All Quiet On the Corset Making Front
It’s been very quiet on Corset Training this month…too quiet some might say. Well it’s not without good reason I assure you. I’ve been busy working on a project with a very talented CAD designer to come up with a digital 3D mannequin on which I can design new corset sewing patterns. This project has been ‘on the quiet’ partially because until there was a pattern completed there weren’t any results to report back on and partially because we didn’t know if it would be successful. Having gotten to mockup phase – and the project isn’t complete so there’ll be more posts to come including how the mockup goes – I can finally let you all in on what myself and Simon my super CAD specialist have been creating. (It all gets a bit Frankenstein, mwah ha ha ha).
The Idea Behind The Corseted Mannequin
The point of this project was partly the need to cut down on production time – for those of you who don’t know, I’m a busy mum and not the worlds greatest juggler so the site and more importantly the pattern making process can suffer timeframe wise – but also to allow me more freedom and greater precision in designing and producing modern and exciting sewing patterns for my printable corset patterns range. The idea was to recreate the traditional process of designing a pattern on a mannequin, transferring it to fabric by draping fabric over each marked out panel, then bringing in the waist on the flat pattern to create a custom corseted fit…. but all on the computer and in one go!
Finding The Right Man For The Job (Or woman obviously)
This all meant I needed someone who could make a custom mannequin that didn’t only match the dimensions of the female form but in a corseted state. It also needed to be a mannequin that could then be drawn on and have those drawn panels transferred to flat 2D shapes. For this I needed someone who was a bit of a software chameleon as there didn’t seem to be any one single program that would allow all of this to happen. So I needed someone who could improvise and advise me on whether this could firstly be done and secondly be done well enough to equal or improve the end result of the traditional method of draping a pattern.
I hired Simon through a website called people per hour and we had lengthy conversations about how to go about making this digital mannequin before hand. We decided to make one to my specific measurements so I could be guinea pig and so that the fit should custom match my body, before a standard size was considered. Several programs were tried and I think Simon started again from scratch at least once or twice after finding better ways to work around issues.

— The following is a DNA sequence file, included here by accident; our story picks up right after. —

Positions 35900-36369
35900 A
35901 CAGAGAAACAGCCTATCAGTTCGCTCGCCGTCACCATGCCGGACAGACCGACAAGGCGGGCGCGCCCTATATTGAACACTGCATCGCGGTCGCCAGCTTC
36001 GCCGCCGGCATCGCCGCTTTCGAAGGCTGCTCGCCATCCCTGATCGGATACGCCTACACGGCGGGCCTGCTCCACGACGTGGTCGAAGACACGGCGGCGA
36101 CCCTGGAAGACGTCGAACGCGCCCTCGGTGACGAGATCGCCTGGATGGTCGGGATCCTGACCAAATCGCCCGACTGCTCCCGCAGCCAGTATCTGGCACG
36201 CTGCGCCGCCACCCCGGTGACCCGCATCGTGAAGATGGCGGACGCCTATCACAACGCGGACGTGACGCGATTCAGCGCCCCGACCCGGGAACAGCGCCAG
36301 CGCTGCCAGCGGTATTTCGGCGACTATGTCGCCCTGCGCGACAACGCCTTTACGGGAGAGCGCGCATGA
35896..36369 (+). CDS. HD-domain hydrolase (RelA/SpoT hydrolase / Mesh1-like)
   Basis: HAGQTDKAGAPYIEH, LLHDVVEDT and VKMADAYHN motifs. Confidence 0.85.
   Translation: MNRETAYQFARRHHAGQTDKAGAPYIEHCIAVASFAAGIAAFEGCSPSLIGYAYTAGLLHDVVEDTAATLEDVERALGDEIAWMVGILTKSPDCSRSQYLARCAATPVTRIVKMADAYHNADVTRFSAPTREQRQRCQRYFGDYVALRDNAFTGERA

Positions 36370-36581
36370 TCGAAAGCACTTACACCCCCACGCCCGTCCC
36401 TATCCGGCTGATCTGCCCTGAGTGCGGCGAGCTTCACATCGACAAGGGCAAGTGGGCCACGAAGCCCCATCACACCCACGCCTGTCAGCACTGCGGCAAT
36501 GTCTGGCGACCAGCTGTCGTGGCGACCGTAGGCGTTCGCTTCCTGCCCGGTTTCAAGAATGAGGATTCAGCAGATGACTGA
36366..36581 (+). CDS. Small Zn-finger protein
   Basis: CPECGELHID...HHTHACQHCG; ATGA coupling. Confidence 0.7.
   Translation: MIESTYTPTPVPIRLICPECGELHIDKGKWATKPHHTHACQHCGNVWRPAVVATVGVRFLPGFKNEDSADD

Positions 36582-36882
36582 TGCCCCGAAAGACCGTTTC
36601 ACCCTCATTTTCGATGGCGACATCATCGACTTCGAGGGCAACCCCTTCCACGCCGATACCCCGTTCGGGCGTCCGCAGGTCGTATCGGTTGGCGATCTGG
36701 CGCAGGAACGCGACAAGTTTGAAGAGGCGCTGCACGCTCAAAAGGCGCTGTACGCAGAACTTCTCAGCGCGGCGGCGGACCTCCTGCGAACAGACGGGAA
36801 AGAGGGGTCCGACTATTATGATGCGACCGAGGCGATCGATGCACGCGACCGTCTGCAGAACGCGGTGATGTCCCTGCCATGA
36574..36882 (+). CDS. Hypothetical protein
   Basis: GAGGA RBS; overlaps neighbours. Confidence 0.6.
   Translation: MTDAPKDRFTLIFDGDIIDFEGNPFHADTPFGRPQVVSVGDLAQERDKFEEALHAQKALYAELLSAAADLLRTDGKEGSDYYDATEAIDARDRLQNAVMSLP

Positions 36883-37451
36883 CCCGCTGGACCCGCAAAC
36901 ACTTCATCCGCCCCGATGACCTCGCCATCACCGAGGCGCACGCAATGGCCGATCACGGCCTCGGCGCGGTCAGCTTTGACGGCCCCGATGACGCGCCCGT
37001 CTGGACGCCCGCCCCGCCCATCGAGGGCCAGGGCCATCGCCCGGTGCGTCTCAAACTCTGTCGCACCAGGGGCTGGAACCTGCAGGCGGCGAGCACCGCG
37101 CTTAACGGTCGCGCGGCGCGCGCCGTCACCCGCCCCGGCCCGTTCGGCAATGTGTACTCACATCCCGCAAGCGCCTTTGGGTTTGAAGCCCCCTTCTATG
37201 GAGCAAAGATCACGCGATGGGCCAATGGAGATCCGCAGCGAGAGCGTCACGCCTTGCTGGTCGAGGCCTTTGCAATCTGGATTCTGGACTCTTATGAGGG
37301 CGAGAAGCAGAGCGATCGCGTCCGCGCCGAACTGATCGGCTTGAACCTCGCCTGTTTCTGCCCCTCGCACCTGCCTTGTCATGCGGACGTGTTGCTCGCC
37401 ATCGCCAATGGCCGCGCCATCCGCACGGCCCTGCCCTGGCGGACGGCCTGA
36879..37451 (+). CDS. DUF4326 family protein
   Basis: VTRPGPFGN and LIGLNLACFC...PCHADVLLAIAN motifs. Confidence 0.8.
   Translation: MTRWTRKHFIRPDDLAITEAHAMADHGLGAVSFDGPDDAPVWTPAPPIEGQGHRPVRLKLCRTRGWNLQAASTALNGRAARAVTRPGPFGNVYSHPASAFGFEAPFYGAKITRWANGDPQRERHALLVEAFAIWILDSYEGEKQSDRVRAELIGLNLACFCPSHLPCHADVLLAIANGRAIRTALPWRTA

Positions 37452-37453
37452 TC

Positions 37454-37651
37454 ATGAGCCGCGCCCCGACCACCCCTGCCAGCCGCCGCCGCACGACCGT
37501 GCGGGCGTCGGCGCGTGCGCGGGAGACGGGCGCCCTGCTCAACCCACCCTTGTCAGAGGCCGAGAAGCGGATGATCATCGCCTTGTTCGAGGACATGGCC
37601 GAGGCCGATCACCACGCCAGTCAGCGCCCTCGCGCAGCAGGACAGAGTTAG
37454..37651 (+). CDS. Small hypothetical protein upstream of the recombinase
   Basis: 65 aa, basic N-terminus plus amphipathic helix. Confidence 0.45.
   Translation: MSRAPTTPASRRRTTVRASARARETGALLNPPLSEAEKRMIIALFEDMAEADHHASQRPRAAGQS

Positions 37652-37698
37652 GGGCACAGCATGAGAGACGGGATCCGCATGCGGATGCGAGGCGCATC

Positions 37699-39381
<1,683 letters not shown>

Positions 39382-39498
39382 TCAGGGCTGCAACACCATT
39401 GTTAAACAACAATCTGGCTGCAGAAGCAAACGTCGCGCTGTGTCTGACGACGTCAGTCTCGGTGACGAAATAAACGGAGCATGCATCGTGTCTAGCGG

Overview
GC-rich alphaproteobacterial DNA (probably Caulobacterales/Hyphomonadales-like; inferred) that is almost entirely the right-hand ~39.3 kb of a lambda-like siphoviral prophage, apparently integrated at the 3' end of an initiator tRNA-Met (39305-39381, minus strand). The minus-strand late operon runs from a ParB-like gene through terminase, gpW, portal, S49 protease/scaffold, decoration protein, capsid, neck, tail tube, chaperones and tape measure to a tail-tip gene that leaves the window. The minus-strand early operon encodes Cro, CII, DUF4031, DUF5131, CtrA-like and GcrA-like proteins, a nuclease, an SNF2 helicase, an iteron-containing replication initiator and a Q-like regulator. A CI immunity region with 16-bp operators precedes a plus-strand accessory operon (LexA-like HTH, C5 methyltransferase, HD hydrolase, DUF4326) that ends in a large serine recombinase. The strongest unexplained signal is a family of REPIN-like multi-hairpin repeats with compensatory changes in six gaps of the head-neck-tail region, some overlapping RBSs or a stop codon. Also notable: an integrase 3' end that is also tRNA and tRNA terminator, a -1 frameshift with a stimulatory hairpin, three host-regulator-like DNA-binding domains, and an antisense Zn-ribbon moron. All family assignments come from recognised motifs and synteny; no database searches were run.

Making The Custom Corseted Mannequin
Measurements were taken alongside photos from different angles to help construct the form. Several programs were tried including the ones in the image above and the ones below. Click for bigger pictures.
Eventually the basic torso shape was constructed in one program and exported to Rhino where the crotch and upper thigh area was custom formed to allow me the option of making pants and crotched corsets and the shoulder/beginnings of the upper arm for full coverage/jacket type corsets. Then the actual drawing in of the waist and corseting of the mannequin began.
To create the right shape we had to take into consideration the ribs, the hip bones and the iliac crest bones (round upper edge of the back of the pelvis). Rather than work from pictures taken of myself in a corset where the style of the corset would determine the shape, I opted to draw on photographs to try to get a purer standard shape.
Designing A Corset Pattern In Digital
So with our 3D mannequin finally finished there was the test that she must face – could a design be drafted on her, converted to flat 2D pattern pieces and then constructed to fit me? Well the drafting was simple enough, for me anyway, I printed out images of the mannequin, sketched out a design, scanned it and sent it through to Simon.
Future patterns will be a lot more hands on, however for testing purposes this was quicker, we wanted to check the fit after so many weeks of waiting so Simon set to work transferring the design to the mannequin and I was sent the pattern in 2D form (‘rolled out’ using a Rhino plugin) to print out and work from along with these super beautiful renders of the design. Click for bigger pics!
I can’t sing Simon’s praises enough, projects like this where you’re relying on the expertise of someone else can go one of two ways and the success of your project is largely down to them. I’m so glad I found someone who ‘got me’ and understood the project, what it was for and what it needed to be. We’ll be tweaking this a bit more I’m sure and he’s patiently teaching me how to use the software and answering all my stupid questions 🙂 So I highly recommend talking to Simon if you need anything similar made – or indeed anything 3D digital created; he specialises in armour design but does many other things. I told him I’d be giving him a shout out on my website so here are all his details and I’ll be back with another blog post on how the mock up goes very soon!
Simon Jackson – CAD Professional
Thank you Simon!